“I would betray my duty to you, and to the country we love, if I ever sent you into harm’s way simply because I saw a problem somewhere in the world that needed to be fixed or because I was worried about critics who think military intervention is the only way for America to avoid looking weak.”
He did not convince his critics. Peter Feaver, a former aide to President George W. Bush and a professor of political science at Duke University, said the speech seemed “highly partisan and defensive in tone.”
Richard Haass, who also worked in the Bush administration only to break with it over the Iraq war, said the speech tried to “split the difference” between those who think America is doing too much and those who think it is doing too little. “But it didn’t articulate a rationale for what we should be doing,” said Haass, now president of the Council on Foreign Relations.
R. Nicholas Burns, who was undersecretary of state for Bush, was more impressed, calling the speech “sincere and well said.” He added: “He’s right to say it’s now time to return to normalcy and he set the bar for military action appropriately at a very high level.”
The speech has been in the works for weeks and allowed the president to express the vexation he has been feeling lately. During an Asia trip last month, he lashed out at critics and described a restrained approach with a baseball analogy, saying he focused on hitting singles and doubles, rather than home runs.
At times during his Wednesday speech, Obama seemed to be responding directly to one critic, Robert Kagan, whose long cover story in The New Republic, “Superpowers Don’t Get to Retire,” argued against a retreat from America’s post-World War II leadership.
Obama said interventionists on the left and right argue “that America’s willingness to apply force around the world is the ultimate safeguard against chaos and America’s failure to act in the face of Syrian brutality or Russian provocations not only violates our conscience, but invites escalating aggression in the future.”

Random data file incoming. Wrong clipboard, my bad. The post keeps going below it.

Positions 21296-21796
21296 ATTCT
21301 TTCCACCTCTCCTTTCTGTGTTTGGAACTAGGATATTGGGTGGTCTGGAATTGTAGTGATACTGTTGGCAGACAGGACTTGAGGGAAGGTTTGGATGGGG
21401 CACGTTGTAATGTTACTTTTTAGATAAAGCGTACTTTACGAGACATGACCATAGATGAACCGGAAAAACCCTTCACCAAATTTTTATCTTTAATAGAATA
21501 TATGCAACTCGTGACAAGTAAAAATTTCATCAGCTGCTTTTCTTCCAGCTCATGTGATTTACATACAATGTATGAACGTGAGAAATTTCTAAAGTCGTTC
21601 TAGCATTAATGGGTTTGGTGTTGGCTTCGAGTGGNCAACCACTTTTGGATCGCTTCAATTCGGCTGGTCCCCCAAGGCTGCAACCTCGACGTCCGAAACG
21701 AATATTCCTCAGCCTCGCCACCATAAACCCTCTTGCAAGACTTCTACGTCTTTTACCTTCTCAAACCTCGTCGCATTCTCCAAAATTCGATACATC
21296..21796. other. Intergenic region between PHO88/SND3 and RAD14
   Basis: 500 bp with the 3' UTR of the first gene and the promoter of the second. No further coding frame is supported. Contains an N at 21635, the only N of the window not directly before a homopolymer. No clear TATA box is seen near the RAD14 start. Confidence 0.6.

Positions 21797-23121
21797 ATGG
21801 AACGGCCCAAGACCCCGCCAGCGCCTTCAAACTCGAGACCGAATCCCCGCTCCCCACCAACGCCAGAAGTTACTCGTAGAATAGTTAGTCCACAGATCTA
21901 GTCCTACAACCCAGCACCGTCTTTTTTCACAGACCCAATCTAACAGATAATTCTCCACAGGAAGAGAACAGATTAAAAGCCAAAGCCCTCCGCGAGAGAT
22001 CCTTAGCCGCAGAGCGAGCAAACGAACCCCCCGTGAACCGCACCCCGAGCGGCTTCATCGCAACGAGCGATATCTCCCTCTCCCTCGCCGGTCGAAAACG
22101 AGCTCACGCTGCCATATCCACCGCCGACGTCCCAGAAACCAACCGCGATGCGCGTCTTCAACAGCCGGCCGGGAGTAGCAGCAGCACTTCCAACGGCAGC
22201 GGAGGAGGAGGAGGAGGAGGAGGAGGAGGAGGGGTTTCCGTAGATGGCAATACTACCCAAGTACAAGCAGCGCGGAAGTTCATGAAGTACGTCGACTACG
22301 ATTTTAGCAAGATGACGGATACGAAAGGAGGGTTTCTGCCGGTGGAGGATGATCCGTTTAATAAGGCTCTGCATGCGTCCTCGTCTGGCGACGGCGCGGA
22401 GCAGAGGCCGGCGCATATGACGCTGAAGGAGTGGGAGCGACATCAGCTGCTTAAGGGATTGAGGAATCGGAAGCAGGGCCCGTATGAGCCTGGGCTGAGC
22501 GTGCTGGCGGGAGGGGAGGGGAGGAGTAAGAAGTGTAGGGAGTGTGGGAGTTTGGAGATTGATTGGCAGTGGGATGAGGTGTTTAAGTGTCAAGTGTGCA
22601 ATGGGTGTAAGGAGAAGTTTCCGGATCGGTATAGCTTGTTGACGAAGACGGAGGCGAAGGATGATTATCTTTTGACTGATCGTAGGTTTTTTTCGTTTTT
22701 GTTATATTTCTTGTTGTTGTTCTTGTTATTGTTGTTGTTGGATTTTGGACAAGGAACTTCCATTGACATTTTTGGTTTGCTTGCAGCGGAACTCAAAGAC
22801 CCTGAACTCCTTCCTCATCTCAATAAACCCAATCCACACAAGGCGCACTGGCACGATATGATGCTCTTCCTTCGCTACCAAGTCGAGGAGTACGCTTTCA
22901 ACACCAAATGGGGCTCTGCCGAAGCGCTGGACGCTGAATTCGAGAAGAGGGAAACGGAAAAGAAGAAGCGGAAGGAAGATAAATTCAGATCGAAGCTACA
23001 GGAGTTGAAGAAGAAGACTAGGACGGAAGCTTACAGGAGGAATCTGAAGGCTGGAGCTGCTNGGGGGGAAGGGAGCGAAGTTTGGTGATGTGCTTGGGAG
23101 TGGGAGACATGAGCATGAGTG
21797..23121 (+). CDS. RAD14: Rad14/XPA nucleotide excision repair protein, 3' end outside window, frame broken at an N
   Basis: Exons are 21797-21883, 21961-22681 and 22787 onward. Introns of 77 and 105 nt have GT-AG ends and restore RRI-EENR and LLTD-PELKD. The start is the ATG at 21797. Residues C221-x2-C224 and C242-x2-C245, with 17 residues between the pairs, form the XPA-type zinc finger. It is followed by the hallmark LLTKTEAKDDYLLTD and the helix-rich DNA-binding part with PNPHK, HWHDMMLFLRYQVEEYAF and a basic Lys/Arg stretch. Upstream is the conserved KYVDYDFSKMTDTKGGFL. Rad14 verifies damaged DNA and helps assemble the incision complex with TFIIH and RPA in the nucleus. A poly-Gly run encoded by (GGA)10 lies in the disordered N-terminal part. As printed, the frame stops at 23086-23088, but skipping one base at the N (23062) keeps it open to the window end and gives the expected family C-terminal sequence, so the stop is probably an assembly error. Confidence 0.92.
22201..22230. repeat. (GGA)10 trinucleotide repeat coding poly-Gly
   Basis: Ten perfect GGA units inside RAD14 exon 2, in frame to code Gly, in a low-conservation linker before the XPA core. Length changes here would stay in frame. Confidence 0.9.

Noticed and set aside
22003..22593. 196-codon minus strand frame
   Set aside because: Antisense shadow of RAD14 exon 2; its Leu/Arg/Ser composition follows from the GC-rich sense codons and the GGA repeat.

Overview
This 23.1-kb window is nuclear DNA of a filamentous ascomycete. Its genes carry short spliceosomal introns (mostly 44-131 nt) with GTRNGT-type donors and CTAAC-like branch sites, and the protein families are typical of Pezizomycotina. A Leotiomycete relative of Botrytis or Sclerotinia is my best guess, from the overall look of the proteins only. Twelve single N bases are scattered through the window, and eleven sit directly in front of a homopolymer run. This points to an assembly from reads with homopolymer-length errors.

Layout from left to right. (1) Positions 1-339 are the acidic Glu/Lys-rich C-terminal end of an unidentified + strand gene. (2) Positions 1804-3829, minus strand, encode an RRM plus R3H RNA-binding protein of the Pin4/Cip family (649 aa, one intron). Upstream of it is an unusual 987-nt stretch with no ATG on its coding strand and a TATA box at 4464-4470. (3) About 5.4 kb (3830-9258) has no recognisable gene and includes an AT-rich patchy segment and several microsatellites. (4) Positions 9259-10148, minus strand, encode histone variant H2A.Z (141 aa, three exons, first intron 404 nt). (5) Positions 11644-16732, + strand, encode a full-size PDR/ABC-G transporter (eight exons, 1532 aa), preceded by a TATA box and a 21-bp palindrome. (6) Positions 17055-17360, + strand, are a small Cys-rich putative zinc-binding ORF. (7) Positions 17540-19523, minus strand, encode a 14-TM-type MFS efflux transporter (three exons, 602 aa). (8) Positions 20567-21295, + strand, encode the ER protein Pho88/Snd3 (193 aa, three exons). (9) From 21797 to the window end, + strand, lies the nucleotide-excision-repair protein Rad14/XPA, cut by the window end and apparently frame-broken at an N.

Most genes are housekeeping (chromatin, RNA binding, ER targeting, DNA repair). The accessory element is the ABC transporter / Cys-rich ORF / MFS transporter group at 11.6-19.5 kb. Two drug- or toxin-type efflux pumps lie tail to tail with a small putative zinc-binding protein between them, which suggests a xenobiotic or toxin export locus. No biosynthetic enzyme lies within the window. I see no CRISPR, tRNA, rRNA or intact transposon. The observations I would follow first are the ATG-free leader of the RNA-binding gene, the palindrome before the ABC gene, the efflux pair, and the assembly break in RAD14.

But he added: “Since World War II, some of our most costly mistakes came not from our restraint, but from our willingness to rush into military adventures without thinking through the consequences.”
The response was interesting in part because Obama in the past has embraced some of what Kagan has written. Although Kagan was a prominent supporter of the Iraq war, Obama appreciated his writings dispelling what he called the myth of American decline. Kagan’s wife, Victoria Nuland, works for Obama as an assistant secretary of state.
Reached by telephone Wednesday, Kagan said Obama’s “ultimate safeguard” line was “a pretty darn fair and accurate representation of what my essay is saying.” And he said the president’s articulation of his own view was “about the clearest statement of this position that Obama’s ever made.”
Kagan said this is “a more narrow definition of our national interest than the post-World War II tradition” and added that he thinks Obama has come to the conclusion that it fits the public mood. “He’s been in a kind of dialogue with the American people,” Kagan said, “and I think he’s concluded that they would be happy if he never used force.”